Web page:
Keep in mind there are other problems that can cause an ash tree to decline. Go to What's Wrong With My Ash? for help in diagnosing an ash problem.
EABs generally have a one year life cycle although that can be extended to two years in a vigorously growing host. These insects overwinter as fully grown larvae in chambers constructed under the bark of ash trees. They pupate in early spring and emerge as adults, leaving characteristic D-shaped emergence holes. Depending on where you live in Minnesota, expect adults to emerge any time from late May to August.
After feeding on leaves, adults mate and females lay eggs on the bark or into small cracks. Eggs hatch in 7 to 10 days. The whitish larvae, called flatheaded borers, tunnel under the bark creating winding, S-shaped galleries in the phloem and outer sapwood. These tunnels girdle the trunk and branches, interrupting the flow of water and nutrients. The larvae feed until fall and then overwinter as prepupal larvae.
What can I do to help?
First, don't transport firewood when you go camping or are buying it for home use. Buy the wood you need at local sites or at the campgrounds you are visiting. On its own, most EAB will generally move only about 1/2 to 1 mile a year from infested sites. But with help from people, it can travel hundreds of miles when carried in firewood and other wood products or nursery stock.
Next, be aware of what an EAB looks like as well as the symptoms of an EAB infested tree. Report any suspect insects or declining ash trees (see the following section "What can I do if I suspect I have found EAB?"). There have been many cases where the public was the first to find an initial infestation in an area.
What can I do if I suspect I have found EAB?
First, use the diagnostic page (2,248 K PDF) to see if you can clearly rule out EAB. If, after you have gone through this page, you can't easily rule out EAB, then contact the Minnesota Department of Agriculture (MDA) on their Arrest the Pest phone line at 1-888-545-6684 to report your suspicions.
Should I be planting or removing ash?
Because of the overabundance of ash in urban landscapes and other sites, it is strongly recommended not to plant additional ash. Consider the other woody plant options that are available to Minnesotans. The more diverse the plantings of trees in the urban landscape are, the better neighborhoods can tolerate future pest problems.
However, if you have an ash in your yard and it is healthy, there is no reason to remove it. As long as it is a low maintenance plant, keep it in your landscape.
Should I treat my ash?
There are several factors to consider when deciding whether to treat your ash. First, if your ash tree(s) is within 15 miles of a known infestation, it is at a higher risk of being attacked by EAB. Currently, EAB has been confirmed in four counties in Minnesota: Ramsey, Hennepin, Houston, and Winona. If your tree(s) is beyond 15 miles from any known infestation, it is not advised to treat it until at least EAB is confirmed in your area. The further your ash is from a known occurrence of EAB, the less likely that it will become infested.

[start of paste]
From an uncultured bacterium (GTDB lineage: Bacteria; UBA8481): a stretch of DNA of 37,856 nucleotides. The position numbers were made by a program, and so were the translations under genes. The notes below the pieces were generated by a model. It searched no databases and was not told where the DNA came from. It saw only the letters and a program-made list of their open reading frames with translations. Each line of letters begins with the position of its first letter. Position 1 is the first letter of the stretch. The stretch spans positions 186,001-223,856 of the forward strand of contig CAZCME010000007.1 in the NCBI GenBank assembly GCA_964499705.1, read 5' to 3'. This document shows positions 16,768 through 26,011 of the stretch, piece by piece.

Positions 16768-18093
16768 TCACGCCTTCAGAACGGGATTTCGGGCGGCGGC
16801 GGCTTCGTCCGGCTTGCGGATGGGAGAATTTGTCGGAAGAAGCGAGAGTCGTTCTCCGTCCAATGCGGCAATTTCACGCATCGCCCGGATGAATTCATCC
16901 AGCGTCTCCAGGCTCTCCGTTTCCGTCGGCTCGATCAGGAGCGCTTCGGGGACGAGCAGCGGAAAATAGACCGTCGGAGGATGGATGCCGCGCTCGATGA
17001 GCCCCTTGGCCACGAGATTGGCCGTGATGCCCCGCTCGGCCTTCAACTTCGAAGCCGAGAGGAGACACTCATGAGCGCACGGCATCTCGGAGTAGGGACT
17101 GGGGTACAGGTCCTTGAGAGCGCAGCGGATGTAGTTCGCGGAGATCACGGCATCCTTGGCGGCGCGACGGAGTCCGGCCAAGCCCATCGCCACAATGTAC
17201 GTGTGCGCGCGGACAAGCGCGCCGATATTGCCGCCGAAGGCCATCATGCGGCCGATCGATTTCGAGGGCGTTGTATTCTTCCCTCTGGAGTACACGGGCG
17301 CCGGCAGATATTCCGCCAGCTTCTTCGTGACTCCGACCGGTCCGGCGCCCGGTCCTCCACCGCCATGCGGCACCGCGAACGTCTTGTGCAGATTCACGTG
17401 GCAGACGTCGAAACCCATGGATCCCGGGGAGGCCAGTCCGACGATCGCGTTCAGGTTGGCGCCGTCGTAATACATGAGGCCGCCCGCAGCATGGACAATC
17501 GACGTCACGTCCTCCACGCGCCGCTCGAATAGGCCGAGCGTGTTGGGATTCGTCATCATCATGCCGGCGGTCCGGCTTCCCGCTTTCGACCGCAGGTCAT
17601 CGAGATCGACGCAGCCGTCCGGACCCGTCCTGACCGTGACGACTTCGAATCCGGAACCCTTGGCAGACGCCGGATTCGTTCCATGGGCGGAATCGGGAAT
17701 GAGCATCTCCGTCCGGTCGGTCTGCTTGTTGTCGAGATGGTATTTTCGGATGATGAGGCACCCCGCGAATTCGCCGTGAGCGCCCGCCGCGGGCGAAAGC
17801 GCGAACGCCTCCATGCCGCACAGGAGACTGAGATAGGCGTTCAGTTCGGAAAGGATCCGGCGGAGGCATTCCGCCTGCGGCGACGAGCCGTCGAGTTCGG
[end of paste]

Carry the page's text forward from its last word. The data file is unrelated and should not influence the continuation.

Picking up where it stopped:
Also consider the health of your ash. The tree is a good candidate to protect if it still has most or all of its canopy. However, if it has lost half of its canopy or more, it is in poor health and treatment is very unlikely to be effective. Also consider the tree's importance to you. If it is a valued tree, then considering protecting it. Healthy, mature trees improve the attractiveness of a landscape, raise property values, help reduce energy costs, and decrease storm water runoff.
See also Managing Emerald Ash Borer: Decision Guide (764 K PDF)
The insecticides available for treating EAB have been shown to be effective in protecting ash in University research trials. Some products are available to residents so they can treat ash themselves. However, larger ash trees (> 15 inches d.b.h., i.e. at 4 1/2 feet above the ground) are generally best treated by a professional arborist. Trees do not build up any resistance because of the insecticide applications and need to be treated on a regular basis (every one to two years depending on the insecticide that is used). For specific information on insecticides available for treating EAB, see Emerald Ash Borer: Homeowner guide to Insecticide Selection, Use, and Environmental Protection (788 K PDF).
If you decide that you would rather not treat and protect your ash, consider removing the tree. Keep in mind that the larger the tree is, the more expensive it is to remove. Also, it is easier (and less expensive) to remove the tree while it is alive. Once an ash tree is dead, the branches become brittle making it much more challenging to cut down.
Any time you consider hiring a professional arborist to care for your trees, be sure to ask for certificates of insurance and local references. Get at least two estimates and don't rush into a decision because you are promised a discount. For more information, see How to hire a professional arborist to help care for your landscape trees.
For more information on EAB, see the Extension emerald ash borer page.